best when we discover Jesus - powerfully and personally -in the hungry,
the thirsty, the stranger, the naked, the sick, and the imprisoned – who
come center stage in today’s Gospel.

The next 75 years will be different.  The challenges have already begun.  
No longer are people drawn to the Church in lock step.  

What has been has been marvelous.  

What will be can be better still - if we make it so.

In the future, every one of us will have to be ambassadors for Christ.  
God bless those great priests and sisters and lay leaders who served us
in the past.  See them in your mind’s eye and hold them close to your
heart.  

But the future beckons to every one of us.  The new evangelization,
which John Paul II and Benedict XVI have articulated so boldly, will have
to be at the center of parish life. Ministry simply cannot be left to a few.

Jesus must be the very heart of everything we do.   The new
evangelization centers on knowing the person of Christ.

We will all need to be his heart and his arms and his hands reaching out
to the poor and the sick. And we must bring the vitality of the missionary
to those who live in Tatnuck, the City and beyond.

To prosper in the next 75 years, our community must redouble its
commitment to uphold the dignity of every human person, born and
unborn.  We must never abandon that mission.

We’ll need to shine a spotlight on the importance of marriage and family
life, and our families will have to draw strength from one another in new
ways.

We’ll have to work with other communities of faith, even non-Christian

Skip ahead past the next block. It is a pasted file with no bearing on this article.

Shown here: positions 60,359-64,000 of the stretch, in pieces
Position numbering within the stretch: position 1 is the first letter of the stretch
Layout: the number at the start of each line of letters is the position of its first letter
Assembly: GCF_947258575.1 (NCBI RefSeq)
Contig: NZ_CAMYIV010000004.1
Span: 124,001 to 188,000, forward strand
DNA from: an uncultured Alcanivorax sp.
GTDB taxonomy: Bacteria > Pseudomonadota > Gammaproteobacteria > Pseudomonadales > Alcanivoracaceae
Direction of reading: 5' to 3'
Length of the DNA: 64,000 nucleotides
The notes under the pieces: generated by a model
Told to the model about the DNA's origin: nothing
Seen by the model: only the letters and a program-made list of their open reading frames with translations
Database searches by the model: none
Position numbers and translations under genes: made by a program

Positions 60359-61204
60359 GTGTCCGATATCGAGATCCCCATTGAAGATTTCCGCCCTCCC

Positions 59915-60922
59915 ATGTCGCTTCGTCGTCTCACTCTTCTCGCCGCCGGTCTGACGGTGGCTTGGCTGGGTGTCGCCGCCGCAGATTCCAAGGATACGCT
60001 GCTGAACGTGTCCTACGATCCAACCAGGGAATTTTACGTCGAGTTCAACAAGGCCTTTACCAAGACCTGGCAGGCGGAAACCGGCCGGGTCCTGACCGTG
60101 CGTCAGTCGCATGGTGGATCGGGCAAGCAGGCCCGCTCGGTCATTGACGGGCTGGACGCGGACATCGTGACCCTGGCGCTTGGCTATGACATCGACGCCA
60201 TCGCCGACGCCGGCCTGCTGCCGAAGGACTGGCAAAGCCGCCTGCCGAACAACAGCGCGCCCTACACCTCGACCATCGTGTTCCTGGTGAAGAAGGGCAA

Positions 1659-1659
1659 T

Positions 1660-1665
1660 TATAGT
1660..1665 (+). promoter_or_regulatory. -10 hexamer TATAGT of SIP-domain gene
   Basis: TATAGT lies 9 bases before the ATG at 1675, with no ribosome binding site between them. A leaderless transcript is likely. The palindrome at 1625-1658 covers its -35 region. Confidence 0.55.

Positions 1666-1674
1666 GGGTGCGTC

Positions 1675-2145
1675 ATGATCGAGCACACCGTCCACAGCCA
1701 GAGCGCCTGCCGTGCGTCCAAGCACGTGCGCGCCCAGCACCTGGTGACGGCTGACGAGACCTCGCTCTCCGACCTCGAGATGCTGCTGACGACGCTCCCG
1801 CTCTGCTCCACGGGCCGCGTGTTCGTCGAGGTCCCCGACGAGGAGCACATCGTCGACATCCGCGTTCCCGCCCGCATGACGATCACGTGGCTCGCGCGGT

communities, to defend our right to live by conscience and religious
faith. Already, forces are at work that would deny us these God-given
rights.

We will only be credible, and only be attractive,as we recognize the very
person of Christ in every other person – for what is really at the heart of
Catholicism is an intimate bond between the materially or spiritually poor
- and Christ himself.  “When you did this for the least of my brothers and
sisters, you did it for me.”  

“You did it for me.”

Wonderful things will happen as we love the people the King loves: the
child of the mother’s womb, the conflicted teenager, the struggling single
parent, the imprisoned drug addict, the elderly person seeking freedom
from pain and loneliness.

Our young people must be schooled in prayer, taught that the
Sacraments are essential, and guided by the authentic moral teachings
of the Church.

Our children, adolescents and rising young adults must be coached to
live lives of service - and the deep spiritual questions of ‘20 and 30Some-
things’addressed.

We must pray together - in large groups and small- and most importantly
in the Church’s most ancient prayer - the Mass.

If we read and love the scriptures, celebrate Eucharist faithfully and
share our faith with others,using all the skills of communication at our
disposal, we’ll become the parish family the Church has always called us
to be and the parish family that the Church vitally needs in the years
ahead.

This is a mighty task, but a blessed one.  Let us pray the strength of
Christ the King, in whom we find our peace, and who is with us
throughout the ages.